Discard cloth face coverings that:

  • No longer cover the nose and mouth
  • Have stretched-out or damaged ties or straps
  • Cannot stay on the face
  • Have holes or tears in the fabric

April 17, 2020: Check out this audio update for everyday prevention actions from the Centers for Disease Control.



We know these are challenging times for you and your family.  Whether your child is currently receiving services or not, we want to be there to help.

Over the next few weeks, we will be sending a series of helpful tips to you from our clinical team.  We hope that you find them useful.

Tip #3: Aim for balance.  Finding the balance between work and play is important.  Take time to just play with your child and enjoy being together.  Just having fun together is a learning opportunity, too!

Interested in hearing how these ideas might be individualized for your child?  We are here to help!  IF you are not currently receiving services, reach out to your Clinical Supervisor.  We can support you at a distance through Telehealth without the need for any in-person contact.

Saludos Padres/Guardianes,

Sabemos que puede estar una hora desafiante para ustedes y su familia. Si o no su hijo actualmente recibe servicios, queremos ayudar.

Durante de las próximas semanas, venderemos una serie de consejos de nuestros empleados clínicos. Esperamos que los consejos son útiles.

Consejo #3: Aspirar al equilibrio.  Encontrando el equilibrio entre trabajo y equilibrio es importante. Dedica tiempo a jugar con su hijo y disfruta tiempo juntos. Divirtiéndose juntos también es una oportunidad de aprendizaje.

¿Interesada en aprendiendo como puede individualizar estés consejos para su hijo? Queremos ayudarse. Si su hijo no está recibiendo servicios actualmente, contacta su supervisor clínico. Podemos apoyarlo a la distancia usando Telehealth (citas usando tecnología) sin la necesidad de contacto en persona.

April 9, 2020:  We know these are challenging times for you and your family.  Whether your child is currently receiving services or not, we want to be there to help.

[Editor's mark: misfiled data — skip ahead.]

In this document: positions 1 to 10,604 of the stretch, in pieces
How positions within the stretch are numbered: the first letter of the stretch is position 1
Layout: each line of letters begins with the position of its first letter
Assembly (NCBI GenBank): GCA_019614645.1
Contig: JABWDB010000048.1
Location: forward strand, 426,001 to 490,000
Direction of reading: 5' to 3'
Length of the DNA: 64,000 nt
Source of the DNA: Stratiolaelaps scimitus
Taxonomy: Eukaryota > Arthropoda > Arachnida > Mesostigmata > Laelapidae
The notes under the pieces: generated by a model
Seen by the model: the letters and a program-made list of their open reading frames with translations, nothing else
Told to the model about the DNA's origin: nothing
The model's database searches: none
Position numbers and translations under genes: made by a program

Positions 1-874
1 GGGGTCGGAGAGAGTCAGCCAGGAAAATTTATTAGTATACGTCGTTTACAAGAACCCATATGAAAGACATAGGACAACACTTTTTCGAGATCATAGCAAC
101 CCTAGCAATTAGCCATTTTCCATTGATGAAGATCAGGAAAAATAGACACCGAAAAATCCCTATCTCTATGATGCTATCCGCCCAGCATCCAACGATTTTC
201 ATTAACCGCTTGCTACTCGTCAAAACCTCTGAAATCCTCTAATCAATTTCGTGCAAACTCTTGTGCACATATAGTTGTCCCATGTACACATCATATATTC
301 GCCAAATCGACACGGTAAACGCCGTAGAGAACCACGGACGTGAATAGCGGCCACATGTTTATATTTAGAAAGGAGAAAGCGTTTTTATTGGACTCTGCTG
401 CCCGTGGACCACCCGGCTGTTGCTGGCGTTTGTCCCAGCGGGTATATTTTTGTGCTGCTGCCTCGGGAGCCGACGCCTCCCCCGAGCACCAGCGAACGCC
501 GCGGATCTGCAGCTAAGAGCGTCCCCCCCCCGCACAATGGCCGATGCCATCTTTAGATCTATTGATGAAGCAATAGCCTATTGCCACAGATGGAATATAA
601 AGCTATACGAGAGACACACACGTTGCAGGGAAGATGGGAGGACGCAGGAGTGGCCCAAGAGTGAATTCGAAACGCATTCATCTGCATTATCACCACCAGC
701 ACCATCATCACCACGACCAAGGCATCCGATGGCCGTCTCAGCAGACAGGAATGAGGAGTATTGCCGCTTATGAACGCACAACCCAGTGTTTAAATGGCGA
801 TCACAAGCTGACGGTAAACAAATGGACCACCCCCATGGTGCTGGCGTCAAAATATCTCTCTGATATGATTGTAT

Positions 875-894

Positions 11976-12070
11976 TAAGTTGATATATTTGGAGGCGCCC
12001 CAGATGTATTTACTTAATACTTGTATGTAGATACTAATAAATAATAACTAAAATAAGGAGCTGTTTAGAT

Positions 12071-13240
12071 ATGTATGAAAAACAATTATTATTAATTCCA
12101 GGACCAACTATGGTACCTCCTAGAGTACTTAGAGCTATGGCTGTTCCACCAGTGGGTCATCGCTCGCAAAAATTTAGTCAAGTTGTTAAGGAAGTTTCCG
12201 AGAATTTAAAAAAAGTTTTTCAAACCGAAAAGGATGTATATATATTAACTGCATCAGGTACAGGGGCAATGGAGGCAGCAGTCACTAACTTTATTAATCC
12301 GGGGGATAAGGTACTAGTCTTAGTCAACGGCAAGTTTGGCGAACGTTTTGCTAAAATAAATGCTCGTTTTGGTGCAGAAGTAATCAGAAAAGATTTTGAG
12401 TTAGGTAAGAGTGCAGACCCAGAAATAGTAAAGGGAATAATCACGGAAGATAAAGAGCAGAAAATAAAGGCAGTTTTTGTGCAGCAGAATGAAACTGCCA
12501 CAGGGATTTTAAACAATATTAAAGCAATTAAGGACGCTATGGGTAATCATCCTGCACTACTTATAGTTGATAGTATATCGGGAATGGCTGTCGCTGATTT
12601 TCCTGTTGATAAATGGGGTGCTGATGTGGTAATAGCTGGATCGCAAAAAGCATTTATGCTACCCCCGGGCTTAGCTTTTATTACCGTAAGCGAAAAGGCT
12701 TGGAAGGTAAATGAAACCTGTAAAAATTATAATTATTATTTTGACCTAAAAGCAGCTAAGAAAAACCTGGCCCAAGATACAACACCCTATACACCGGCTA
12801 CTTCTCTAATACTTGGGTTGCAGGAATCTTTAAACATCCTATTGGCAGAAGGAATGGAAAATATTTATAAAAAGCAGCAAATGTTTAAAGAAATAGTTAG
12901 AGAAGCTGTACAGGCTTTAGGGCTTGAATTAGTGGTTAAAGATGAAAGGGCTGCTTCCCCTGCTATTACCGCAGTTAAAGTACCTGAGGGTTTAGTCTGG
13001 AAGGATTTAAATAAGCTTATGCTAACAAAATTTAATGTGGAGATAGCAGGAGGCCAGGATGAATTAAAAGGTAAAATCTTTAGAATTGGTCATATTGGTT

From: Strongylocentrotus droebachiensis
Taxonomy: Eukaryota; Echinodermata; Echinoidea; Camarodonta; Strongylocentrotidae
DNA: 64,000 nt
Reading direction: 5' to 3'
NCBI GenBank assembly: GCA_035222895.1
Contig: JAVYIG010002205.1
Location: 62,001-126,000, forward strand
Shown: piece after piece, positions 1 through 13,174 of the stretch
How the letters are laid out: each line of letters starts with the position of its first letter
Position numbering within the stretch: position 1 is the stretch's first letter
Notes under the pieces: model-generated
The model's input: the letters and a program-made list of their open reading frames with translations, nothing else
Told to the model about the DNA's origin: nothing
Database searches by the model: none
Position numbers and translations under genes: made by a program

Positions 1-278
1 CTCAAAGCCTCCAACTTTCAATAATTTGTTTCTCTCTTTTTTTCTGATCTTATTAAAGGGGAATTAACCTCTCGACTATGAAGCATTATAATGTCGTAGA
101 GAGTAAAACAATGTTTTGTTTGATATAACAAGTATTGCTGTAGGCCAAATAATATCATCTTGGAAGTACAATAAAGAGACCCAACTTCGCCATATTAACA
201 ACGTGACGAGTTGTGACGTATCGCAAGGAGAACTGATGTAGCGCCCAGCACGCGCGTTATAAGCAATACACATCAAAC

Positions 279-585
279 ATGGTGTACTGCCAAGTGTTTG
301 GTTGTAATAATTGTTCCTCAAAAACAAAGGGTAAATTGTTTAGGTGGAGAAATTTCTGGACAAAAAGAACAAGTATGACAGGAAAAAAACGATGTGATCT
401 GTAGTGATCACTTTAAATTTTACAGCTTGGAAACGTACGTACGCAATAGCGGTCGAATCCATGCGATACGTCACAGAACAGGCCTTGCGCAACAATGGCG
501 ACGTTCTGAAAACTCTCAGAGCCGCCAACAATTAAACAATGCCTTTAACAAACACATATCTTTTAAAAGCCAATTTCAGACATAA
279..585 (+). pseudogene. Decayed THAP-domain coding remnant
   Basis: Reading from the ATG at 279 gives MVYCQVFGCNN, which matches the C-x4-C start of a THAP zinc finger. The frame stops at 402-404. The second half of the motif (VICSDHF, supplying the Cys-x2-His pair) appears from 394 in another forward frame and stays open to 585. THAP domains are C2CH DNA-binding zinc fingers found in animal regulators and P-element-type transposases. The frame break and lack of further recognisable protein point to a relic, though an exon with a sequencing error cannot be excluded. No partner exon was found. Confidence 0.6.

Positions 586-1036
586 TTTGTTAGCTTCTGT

Over the next few weeks, we will be sending a series of helpful tips to you from our clinical team.  We hope that you find them useful.

Tip #2:  Practice mastered skills that are fun and easy.  When times are hard, it is nice to be rewarded for the things that come easy.  Remember that the good behavior and skills your child may be doing with ease now, were once challenging to learn.  Practice and reward your child for skills you know he/she has already mastered such as attending, vocabulary, following instructions, and completion of activities.  Practicing mastered skills will keep everyone feeling successful.

Interested in hearing how these ideas might be individualized for your child?  We are here to help!  IF you are not currently receiving services, reach out to your Clinical Supervisor.  We can support you at a distance through Telehealth without the need for any in-person contact.

Sabemos que puede estar una hora desafiante para ustedes y su familia. Si o no su hijo actualmente recibe servicios, queremos ayudar.

Durante de las próximas semanas, venderemos una serie de consejos de nuestros empleados clínicos. Esperamos que los consejos son útiles.

Consejo #2: Practica habilidades que su hijo ha aprendido que son fáciles y divertidos.   Durante de estas horas desafiantes, es bueno ser recompensado por completando habilidades mas fáciles. Recuerda que los comportamientos buenos y las habilidades que ahora son fáciles por su hijo fueron difíciles de aprender. Practica y recompensa su hijo por completar habilidades aprendidas como prestando atención, vocabulario, siguiendo instrucciones, y completando actividades. ¡Practicando habilidades aprendidas ayuda a todos sentirse exitosos!

¿Interesada en aprendiendo como puede individualizar estés consejos para su hijo? Queremos ayudarse. Si su hijo no está recibiendo servicios actualmente, contacta su supervisor clínico. Podemos apoyarlo a la distancia usando Telehealth (citas usando tecnología) sin la necesidad de contacto en persona.

April 6, 2020: Donations needed -  We need donations of premade masks or materials to make masks (new 100% cotton T-shirts, cotton fabric and elastic). Contact to donate.

April 5, 2020:  As you may be aware, the CDC pandemic guidelines now include the recommendation to wear cloth face coverings in public settings where other social distancing measures are difficult to maintain (e.g., grocery stores and pharmacies).  Effective immediately, we encourage our employees wear face coverings while at work as an additional, voluntary public health measure.

Therapeutic Pathways also supports the current CDC guidance to reserve critical supplies such as N-95 and surgical facemasks for healthcare workers and other medical first responders.  To that end, we are currently securing materials to assist employees with making cloth face coverings at work; and, providing them with instructions as to how to make their own at home from common materials.